I’ve recently been following two stories on Madame Noire regarding black men and their dating choices. The first was a piece about a self-proclaimed “dark skin activist” calling out Kendrick Lamar for having an extremely fair skinned fiancé.
The other story was about Romeo Miller whining on a talk show about all the hate mail he’s received for having a white girlfriend.
“It’s crazy to think that in 2015, when I start posting pictures of me and my girl–obviously I’m black, she’s white. I didn’t think that would be a problem. A lot of hate mail and hate comments was on there. They’re like, ‘Why are you with this girl?’ ‘She’s only with you because of this.’ It’s sad because honestly if anybody knows me, all the girls I’ve dated, I’ve dated girls who’ve been as black as Akon and white as Casper. It don’t matter. It’s all about the heart. In this time and place, she’s the one who captured my heart. She could be blue, green or yellow and it would have been her.” [SOURCE]
So here’s two very public examples of black men getting flack for dating light skinned women and non-black women. There’s no denying it. Black women also get the pushback when we date interracially, so isn’t it even?
Not even a little.
There are four key differences between black men getting criticism of their dating choices rather than the other way around.
Reason #1: Black men don’t give a shit. Patriarchy allows for men to date and marry anyone they want. Despite all the complaining, guilting, lip smacking and neck rolling, a black man will ultimately and unapologetically do whatever the hell he wants. Think I’m full of it? Check out the last 40 years of black men dating and marrying non-black women. Has it decreased or increased exponentially? Yeah, that’s happening, despite any objections their mammas, sisters, and jilted black girlfriends and ex-wives have to say about. If Waiting to Exhale didn’t make them “come back home,” then nothing else was.
Reason #2: The whole, “slave master” guilt trip is applied almost exclusively to black women. Many of us have been vulnerable to the guilt-tripping about how us dating a white man is an insult to our ancestors, slave women who were chained to beds and raped. We are the “bed wenches.” There is no equivalent insult for black men who marry white women, who did their share of abusing black male slaves, including having them lynched on the regular if a white woman claimed they so much as whistled at her. Let black men tell it, it was never the white woman’s fault. She was only acting upon fear of the “evil white man” who was also her oppressor. Utter bullshit, but people have bought that reasoning for longer than I’ve been alive.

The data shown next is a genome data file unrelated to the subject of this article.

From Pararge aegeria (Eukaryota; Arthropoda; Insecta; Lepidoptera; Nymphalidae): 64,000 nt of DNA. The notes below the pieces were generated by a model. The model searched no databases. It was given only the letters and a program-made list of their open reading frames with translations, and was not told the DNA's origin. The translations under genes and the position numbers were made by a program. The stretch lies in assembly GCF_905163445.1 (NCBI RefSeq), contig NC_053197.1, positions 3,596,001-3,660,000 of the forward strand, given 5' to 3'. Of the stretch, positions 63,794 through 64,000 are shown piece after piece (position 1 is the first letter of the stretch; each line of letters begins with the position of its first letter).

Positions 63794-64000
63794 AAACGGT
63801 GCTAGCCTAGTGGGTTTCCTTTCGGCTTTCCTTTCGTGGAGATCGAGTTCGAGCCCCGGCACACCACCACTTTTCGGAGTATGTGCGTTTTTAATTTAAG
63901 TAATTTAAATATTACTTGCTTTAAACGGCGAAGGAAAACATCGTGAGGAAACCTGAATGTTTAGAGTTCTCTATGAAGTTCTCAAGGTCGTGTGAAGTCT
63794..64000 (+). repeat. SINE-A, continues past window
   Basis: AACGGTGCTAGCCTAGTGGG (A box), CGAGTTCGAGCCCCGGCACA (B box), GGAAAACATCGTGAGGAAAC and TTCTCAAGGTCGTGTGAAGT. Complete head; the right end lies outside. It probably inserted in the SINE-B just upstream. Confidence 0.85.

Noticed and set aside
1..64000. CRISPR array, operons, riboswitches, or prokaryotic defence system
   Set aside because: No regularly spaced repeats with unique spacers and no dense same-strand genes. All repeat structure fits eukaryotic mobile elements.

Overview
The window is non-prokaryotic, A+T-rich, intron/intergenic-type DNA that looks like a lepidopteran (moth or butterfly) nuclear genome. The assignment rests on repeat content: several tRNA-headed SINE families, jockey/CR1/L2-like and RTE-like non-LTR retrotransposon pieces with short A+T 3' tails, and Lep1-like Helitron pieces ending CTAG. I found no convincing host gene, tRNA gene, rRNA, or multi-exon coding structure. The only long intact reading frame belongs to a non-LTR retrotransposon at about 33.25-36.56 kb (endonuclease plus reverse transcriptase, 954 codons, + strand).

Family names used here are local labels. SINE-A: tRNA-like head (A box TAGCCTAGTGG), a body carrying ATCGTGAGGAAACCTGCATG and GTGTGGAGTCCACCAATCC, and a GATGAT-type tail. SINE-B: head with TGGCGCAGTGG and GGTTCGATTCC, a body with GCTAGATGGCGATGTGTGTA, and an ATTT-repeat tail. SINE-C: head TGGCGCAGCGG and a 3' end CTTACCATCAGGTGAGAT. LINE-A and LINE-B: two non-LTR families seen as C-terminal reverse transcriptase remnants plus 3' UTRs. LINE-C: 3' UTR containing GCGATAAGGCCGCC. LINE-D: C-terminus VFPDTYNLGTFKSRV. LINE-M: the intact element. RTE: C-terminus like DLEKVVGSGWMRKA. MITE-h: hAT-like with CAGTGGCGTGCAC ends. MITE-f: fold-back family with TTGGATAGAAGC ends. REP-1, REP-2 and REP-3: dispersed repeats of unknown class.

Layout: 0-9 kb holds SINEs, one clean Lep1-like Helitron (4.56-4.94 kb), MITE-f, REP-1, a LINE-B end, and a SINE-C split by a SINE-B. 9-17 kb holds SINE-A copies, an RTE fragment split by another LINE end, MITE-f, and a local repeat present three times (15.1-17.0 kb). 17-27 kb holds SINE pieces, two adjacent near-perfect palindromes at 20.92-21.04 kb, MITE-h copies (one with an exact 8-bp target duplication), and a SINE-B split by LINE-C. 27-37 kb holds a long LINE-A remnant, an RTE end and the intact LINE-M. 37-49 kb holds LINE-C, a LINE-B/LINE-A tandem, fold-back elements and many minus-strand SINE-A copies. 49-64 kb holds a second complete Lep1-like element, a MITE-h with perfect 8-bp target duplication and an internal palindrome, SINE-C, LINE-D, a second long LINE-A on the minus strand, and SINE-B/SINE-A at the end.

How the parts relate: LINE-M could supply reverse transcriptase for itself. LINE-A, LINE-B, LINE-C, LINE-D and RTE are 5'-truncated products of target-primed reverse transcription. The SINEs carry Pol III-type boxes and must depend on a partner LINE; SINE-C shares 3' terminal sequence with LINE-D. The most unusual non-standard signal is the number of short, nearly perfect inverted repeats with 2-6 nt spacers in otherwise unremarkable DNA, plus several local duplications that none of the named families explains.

Reason #3: Women have a stronger desire to please. Women are social creatures. We want the approval of the people surrounding us that we care about. If dating or marrying a white man could lose them friends and family, black women are less likely to take the risk. Black men face no such ultimatums. Their homies pat them on the back, the black women in their lives may complain, but they will still love them and eventually accept the situation they have absolutely no power to change.
Reason #4: Black men are allowed to be married to white women and still be “down for the cause.” Throughout history some of our most celebrated black men have been free to marry white women and still freely be able to advocate on “black issues.” No one tells them they don’t have the right to speak on the black community once they jump the fence. Most of my “conscious” critics hurl that in my direction, because my husband is white. But Martin Luther King, Frederick Douglass, Quincy Jones, Sidney Poitier, and legions of black men can. Umkay…no one accuses black men of not being black anymore when they hook up with white chicks.
So with those reasons in mind, you’ll excuse me for not feeling not one bit of pity for men who are free to do whatever they want. My focus if to try to retrain the brains of black women, so they too realize they have the agency to what what they want.
It’s time to tear a page out of their playbook. Girl, get yours.